Migration into the "Backcountry" in Colonial Times - II

Geographic Barriers and the Politics of Conquest Directed Early Migrants from Virginia to the South and then the Southwest

Classic migrants, settlers looking for market opportunities in 17th and 18th century Virginia seem to have, as much as possible, avoided passage through market farming country. That is, smart migrants stayed as close to the frontier as comfortably possible to avoid paying market rates for provender. Frontier farmers, farming for subsistence, sold their excess to passing travelers at whatever rates that trade would bear.

In Virginia, the earliest routes of migration followed in the footprints of traders and explorers along paths and trails long known to prior residents. North from Jamestown in earliest times was a difficult option as stream after uncrossable stream flowing toward Chesapeake Bay intersected the way. These waterways forced northbound traffic westward, toward shallower fords, deeper into lands occupied by increasingly unfriendly Native Americans.

South of the James River, though, were passable streams and arable lands. Probably already in the middle decades of the 17th century the road from Bermuda Hundred to Norfolk was well traveled. By the last quater of that century, the roads to the Tuscarora west of the Chowan River were well known. And, after Bacon's Rebellion (1676) the trails into the central and western piedmont were all open for business.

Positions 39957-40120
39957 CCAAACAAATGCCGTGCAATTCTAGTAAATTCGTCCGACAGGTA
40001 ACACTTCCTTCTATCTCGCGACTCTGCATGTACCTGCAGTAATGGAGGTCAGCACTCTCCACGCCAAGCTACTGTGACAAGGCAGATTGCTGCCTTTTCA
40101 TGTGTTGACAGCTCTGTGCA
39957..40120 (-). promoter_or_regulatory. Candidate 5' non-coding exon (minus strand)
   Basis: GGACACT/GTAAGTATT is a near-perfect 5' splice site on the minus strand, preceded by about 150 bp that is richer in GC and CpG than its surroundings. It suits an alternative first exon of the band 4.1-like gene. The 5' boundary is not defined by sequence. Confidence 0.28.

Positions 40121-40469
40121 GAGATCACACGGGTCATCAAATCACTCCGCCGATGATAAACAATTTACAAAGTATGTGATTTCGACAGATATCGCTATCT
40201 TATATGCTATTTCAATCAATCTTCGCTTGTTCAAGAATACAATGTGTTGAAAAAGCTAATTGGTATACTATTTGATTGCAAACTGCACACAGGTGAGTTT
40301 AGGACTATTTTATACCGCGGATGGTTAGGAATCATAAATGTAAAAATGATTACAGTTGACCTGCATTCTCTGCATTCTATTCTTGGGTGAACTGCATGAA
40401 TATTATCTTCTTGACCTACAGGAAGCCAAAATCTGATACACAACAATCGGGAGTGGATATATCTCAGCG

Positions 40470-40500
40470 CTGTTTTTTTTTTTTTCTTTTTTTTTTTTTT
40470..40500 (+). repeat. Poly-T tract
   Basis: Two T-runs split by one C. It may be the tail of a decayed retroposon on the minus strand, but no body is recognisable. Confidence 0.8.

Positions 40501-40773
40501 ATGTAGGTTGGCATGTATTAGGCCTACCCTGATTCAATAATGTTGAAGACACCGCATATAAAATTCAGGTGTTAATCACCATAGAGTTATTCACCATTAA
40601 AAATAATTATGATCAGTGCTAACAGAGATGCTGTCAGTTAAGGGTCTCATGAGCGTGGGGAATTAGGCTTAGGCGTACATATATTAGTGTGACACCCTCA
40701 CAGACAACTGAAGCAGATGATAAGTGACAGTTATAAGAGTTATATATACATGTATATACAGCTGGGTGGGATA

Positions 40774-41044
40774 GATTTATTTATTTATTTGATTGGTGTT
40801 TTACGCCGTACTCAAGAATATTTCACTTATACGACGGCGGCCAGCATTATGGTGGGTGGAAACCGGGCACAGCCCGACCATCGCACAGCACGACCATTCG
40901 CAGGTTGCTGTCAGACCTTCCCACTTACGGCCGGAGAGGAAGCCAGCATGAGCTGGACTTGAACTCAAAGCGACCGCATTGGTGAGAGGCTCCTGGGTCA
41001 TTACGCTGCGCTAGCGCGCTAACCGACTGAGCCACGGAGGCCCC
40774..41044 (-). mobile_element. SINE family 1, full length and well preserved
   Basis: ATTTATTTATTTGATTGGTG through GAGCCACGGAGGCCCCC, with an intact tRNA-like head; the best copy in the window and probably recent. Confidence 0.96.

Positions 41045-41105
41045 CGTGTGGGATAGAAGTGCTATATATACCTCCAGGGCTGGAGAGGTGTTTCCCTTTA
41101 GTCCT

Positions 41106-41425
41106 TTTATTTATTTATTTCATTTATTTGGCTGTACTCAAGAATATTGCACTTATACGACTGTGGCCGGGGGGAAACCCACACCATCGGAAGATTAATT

Into them a trickle of desperate frontier migrants in the middle of the 17th century became a steady flow by the start of the 18th century and a flood by the middle of the 18th century. So, travel into the Carolina backcountry from VA spread like a fan with its base at the falls of the James River from south to southwest and then westward to the Blue Ridge where it stalled a while.

These people, the early, desperate, frontier subsistence folk and then the pioneer market farming settlers, 'without benefit of law or clergy,' made it up as they went along and created a multi-cultural, multi-racial society so vibrant, so authentic, and so effective that the good the bad and the ugly of it now comprise a large part of American identity.
It is for this reason and none other that we must save the archaeology of these early colonial years so that one day we may understand how it is we became what we have become. For, in the final analysis we each and every one and all of us are what we were.



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